Field organizers, who are on the front lines of the campaign’s crucial voter contact efforts, were to be paid not by hours worked but via an annual salary set at $36,000. Regional field directors were to be paid $48,000 annually, and statewide department directors were allocated $90,000 per year.
It was not completely clear why the wage dispute began so swiftly after the campaign and the union reached the initial agreement, though at that point the campaign had yet to assemble its sprawling roster of field organizers. But on May 17, Shakir convened an all-staff meeting, during which he recommended raising the pay for field organizers to $42,000 and changing the workweek specifications, according to an email he later wrote to staff. The union draft indicated he was seeking to extend the workweek to six days.
Shakir pressed for a swift vote so he could make budget decisions and decide how many field organizers to hire, according to his email.
The union rejected his offer, because the raise would have elevated field staff to a pay level responsible for paying more of their own health-care costs, according to the draft proposal the union was preparing this week.
The campaign workers decided to press harder. On July 11, dozens logged into Slack, the popular instant-messaging service used by the campaign’s employees, and began bombarding Shakir with appeals to raise pay for field organizers.
“Hi @Faiz,” the messages began. They poured in from across the country.
“I am struggling financially to do my job, and in my state, we’ve already had 4 people quit in the past 4 weeks because of financial struggles,” wrote one field organizer. Another employee said his co-workers “shouldn’t have to get payday loans to sustain themselves.”
A third said he supported the demands for higher wages “because I need to be able to feed myself.” A fourth quoted a line Sanders often uses in speeches, writing, “As you know, real change never takes place from the top on down, it always takes place from the bottom on up.”
The messages caught Shakir’s attention, and later that day he sent an email to the staff thanking them for their comments. “I do believe you are owed an explanation for the situation we find ourselves in,” he wrote in an email obtained by The Post.
In his email, Shakir recapped his thinking from May 17 and expressed regret with the outcome.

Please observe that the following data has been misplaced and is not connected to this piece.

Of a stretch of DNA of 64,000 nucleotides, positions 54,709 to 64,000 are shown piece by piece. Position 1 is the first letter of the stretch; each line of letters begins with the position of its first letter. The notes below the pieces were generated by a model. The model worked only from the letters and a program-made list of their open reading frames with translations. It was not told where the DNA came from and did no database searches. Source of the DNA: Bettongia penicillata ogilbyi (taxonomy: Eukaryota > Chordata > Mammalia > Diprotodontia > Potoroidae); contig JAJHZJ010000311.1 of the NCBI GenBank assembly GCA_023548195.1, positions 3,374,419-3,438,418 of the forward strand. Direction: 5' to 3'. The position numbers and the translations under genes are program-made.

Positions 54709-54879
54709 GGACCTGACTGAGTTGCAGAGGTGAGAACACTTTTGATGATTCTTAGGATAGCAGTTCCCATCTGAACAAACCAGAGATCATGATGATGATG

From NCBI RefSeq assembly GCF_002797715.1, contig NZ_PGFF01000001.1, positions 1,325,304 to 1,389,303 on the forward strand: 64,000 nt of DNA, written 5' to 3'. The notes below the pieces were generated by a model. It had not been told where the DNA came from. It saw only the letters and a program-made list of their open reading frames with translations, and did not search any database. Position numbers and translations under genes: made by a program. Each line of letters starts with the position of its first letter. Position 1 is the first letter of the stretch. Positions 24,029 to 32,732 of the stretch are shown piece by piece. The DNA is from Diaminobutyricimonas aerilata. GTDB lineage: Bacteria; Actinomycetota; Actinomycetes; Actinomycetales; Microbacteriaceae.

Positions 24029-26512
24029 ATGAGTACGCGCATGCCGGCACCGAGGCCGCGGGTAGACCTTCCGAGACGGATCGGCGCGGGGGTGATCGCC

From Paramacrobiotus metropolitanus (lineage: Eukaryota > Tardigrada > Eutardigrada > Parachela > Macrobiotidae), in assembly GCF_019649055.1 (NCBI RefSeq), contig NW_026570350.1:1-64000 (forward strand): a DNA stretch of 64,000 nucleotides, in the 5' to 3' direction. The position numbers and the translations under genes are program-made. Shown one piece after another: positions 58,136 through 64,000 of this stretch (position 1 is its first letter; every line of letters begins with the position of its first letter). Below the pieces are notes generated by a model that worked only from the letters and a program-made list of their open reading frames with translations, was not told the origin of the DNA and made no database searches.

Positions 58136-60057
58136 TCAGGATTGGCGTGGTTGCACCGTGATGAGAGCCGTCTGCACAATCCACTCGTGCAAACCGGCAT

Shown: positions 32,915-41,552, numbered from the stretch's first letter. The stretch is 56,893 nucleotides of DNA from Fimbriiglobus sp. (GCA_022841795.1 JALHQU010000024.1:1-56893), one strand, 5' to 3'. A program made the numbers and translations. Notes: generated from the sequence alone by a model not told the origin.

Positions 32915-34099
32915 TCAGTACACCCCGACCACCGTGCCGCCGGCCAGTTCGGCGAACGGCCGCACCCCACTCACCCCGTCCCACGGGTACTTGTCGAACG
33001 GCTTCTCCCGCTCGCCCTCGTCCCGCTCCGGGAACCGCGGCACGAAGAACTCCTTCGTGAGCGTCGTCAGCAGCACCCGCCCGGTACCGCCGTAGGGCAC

“I have no idea what debates and conversations were had, but candidly, it was a disappointing vote from my perspective,” he wrote of the union’s decision to reject his proposal. “But the campaign leadership respected the union process and the will of the membership.”
Shakir said that it would be damaging to the campaign’s budget to implement a pay hike after expanding field staff based on previously planned salary figures. In conclusion, he said, he would negotiate the matter only through the channels established by the union arrangement.
This week, the union, in conjunction with the Sanders campaign staffers it represents, has been preparing to send Shakir a new proposal. According to a draft of the proposal obtained by The Post, they are asking for $46,800 for field organizers and $62,400 for regional field directors.
The draft also asked the campaign to cover 100 percent of the health-care costs for employees making $60,000 per year or less. Under the current agreement, the campaign pays all premiums for salaried employees making $36,000 or less per year. Those making more are covered at a rate of 85 percent.
It also requested that the campaign reimburse field staff for automobile transportation at $0.58 per mile.
“We expect negotiations and concessions to be given to this committee by July 31st at the latest, given the urgent nature of raising pay for Field staff and the unsustainability of the current situation,” the draft said.
Sanders, meanwhile, has continued his push for a $15-an-hour wage across the country, hailing the bill recently passed by the House to set that as the federal minimum. In an online video, his campaign featured an Iowa woman who has fought cancer and says she is struggling on $8.25 an hour from her job at McDonald’s.
“Today, we say as loudly and clearly as we can to McDonald’s: Pay your workers a living wage and negotiate with a union!” Sanders says as the video concludes.